By W. Norman Cooper © 1998
W. Norman Cooper has logged 18 trips to England. The following account was the fourth trip he made in a scooter due to Post Polio. As the ultimate Anglophile he generously offers to share his knowledge and invites e-mail questions from our readers.
Having returned from a two week trip to London, I thought I would send along some information that might be helpful to anyone planning to visit that city.
I took Virgin Atlantic and had many problems. Their representatives continually reminded me that British airlines are not required to take care of the handicapped as American owned airlines do. Disabled people should be advised to travel on an American owned airline if at all possible.
I stayed at the Charing Cross Hotel ($180.00 per night) in the Strand between Villier and Craven Street.
The British have a different idea as to what they mean by wheelchair accessible. The Charing Cross Hotel gave me what they called a handicapped suite. However, the door to the suite was so narrow that I had to remove the arms from my scooter in order to enter. Also, it had a spring to automatically close the door, and I had a great deal of difficulty in driving my scooter into and out of the room and at the same time holding the door. The shower was in a tub, but since the tub was so high, it was very difficult to get in and out of it. The hotel did not provide a step to enter the tub or a bench in the tub. I spoke to the staff about this and they were very polite, but didn't know what I was talking about. The shower was not handheld.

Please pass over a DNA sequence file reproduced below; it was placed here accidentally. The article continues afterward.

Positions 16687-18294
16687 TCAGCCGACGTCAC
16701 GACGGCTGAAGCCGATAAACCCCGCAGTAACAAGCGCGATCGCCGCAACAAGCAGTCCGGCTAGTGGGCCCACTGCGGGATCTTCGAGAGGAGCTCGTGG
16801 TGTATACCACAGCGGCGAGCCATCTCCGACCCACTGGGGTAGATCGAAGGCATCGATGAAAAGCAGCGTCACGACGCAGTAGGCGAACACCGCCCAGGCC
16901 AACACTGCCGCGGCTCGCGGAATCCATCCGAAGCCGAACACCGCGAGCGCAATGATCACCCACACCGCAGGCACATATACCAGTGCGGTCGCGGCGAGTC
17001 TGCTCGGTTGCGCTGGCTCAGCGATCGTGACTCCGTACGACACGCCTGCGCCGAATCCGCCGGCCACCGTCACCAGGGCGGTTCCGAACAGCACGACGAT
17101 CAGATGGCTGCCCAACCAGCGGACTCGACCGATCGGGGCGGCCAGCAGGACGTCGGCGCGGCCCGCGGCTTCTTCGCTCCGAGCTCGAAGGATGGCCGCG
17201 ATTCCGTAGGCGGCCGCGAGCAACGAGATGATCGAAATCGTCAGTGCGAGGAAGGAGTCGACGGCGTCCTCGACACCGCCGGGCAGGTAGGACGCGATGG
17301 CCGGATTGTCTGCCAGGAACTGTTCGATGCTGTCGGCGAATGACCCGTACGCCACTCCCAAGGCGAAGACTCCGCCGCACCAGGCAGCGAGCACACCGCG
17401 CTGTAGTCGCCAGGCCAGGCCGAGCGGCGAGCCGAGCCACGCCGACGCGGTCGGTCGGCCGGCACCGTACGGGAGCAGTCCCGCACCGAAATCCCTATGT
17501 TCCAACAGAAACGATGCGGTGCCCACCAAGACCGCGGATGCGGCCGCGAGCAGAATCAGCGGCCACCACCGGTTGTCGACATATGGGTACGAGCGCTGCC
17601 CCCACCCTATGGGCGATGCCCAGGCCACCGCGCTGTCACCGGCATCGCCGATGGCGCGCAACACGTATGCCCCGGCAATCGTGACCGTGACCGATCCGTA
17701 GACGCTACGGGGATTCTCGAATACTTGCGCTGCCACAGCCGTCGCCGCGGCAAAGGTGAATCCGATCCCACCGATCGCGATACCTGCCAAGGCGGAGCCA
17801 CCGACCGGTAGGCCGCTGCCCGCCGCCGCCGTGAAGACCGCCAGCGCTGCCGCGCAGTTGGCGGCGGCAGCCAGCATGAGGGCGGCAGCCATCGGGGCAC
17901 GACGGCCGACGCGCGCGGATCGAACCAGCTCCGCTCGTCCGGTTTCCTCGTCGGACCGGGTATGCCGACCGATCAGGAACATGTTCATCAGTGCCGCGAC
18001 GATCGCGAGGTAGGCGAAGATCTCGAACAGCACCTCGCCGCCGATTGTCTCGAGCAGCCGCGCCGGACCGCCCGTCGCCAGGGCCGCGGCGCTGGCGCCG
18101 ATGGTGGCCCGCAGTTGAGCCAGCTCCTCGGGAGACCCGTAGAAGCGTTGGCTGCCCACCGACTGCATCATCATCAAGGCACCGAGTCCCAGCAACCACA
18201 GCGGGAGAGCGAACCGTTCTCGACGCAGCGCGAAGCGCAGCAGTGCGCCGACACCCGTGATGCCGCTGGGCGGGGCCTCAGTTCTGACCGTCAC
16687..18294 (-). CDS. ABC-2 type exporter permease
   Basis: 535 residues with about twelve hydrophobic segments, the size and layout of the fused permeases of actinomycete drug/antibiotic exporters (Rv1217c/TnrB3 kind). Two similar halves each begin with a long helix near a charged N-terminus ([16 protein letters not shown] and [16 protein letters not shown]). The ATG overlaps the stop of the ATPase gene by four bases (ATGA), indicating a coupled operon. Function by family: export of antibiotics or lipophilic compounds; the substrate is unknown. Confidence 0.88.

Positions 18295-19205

However, the location of the Charing Cross Hotel was very good for getting around in London. It is in the same building as the Charing Cross Railway Station and there were always ample cabs in front of the station. But sometimes at busy hours I had to queue for them. At other times I merely hailed a cab that was passing by. The cabs that are wheelchair accessible have a handicapped logo in the lighted area on top of the cab.